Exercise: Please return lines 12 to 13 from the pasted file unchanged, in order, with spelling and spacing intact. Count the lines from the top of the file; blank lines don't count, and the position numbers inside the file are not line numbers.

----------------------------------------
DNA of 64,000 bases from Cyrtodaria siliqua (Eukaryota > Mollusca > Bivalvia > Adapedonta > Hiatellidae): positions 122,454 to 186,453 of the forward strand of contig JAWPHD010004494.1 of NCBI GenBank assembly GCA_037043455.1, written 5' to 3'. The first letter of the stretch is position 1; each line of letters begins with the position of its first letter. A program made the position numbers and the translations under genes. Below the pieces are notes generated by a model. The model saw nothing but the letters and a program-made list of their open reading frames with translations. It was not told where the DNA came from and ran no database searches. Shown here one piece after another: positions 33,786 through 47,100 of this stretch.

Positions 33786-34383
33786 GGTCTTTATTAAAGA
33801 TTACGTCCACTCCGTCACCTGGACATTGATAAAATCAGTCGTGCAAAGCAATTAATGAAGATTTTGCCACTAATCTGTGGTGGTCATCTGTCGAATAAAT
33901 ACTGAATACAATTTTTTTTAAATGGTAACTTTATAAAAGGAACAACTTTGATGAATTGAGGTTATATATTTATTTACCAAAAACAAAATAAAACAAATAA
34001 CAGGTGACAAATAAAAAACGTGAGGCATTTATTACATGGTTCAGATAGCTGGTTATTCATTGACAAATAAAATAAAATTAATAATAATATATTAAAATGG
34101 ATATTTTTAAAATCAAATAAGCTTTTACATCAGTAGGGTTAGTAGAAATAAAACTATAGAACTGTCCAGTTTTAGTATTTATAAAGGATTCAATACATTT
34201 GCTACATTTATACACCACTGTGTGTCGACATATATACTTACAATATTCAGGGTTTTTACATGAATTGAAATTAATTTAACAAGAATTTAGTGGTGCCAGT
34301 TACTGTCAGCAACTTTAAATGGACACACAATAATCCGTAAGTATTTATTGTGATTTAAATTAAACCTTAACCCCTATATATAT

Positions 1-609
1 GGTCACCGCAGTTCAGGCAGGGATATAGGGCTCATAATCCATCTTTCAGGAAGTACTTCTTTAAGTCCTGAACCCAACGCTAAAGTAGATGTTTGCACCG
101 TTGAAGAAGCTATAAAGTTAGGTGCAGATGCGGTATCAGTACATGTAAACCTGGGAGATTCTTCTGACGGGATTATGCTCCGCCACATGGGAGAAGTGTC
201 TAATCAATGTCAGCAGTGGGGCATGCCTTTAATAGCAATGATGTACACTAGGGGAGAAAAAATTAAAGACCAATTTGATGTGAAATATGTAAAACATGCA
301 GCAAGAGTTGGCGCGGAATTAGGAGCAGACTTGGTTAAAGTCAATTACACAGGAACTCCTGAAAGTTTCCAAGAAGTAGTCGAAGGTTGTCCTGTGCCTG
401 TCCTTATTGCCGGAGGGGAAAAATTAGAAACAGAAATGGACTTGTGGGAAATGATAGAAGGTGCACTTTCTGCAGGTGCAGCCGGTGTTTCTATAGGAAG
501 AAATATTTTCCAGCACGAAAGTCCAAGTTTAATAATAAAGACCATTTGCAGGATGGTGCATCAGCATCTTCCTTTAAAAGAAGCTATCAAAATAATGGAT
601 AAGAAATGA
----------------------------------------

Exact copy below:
101 TTGAAGAAGCTATAAAGTTAGGTGCAGATGCGGTATCAGTACATGTAAACCTGGGAGATTCTTCTGACGGGATTATGCTCCGCCACATGGGAGAAGTGTC
201 TAATCAATGTCAGCAGTGGGGCATGCCTTTAATAGCAATGATGTACACTAGGGGAGAAAAAATTAAAGACCAATTTGATGTGAAATATGTAAAACATGCA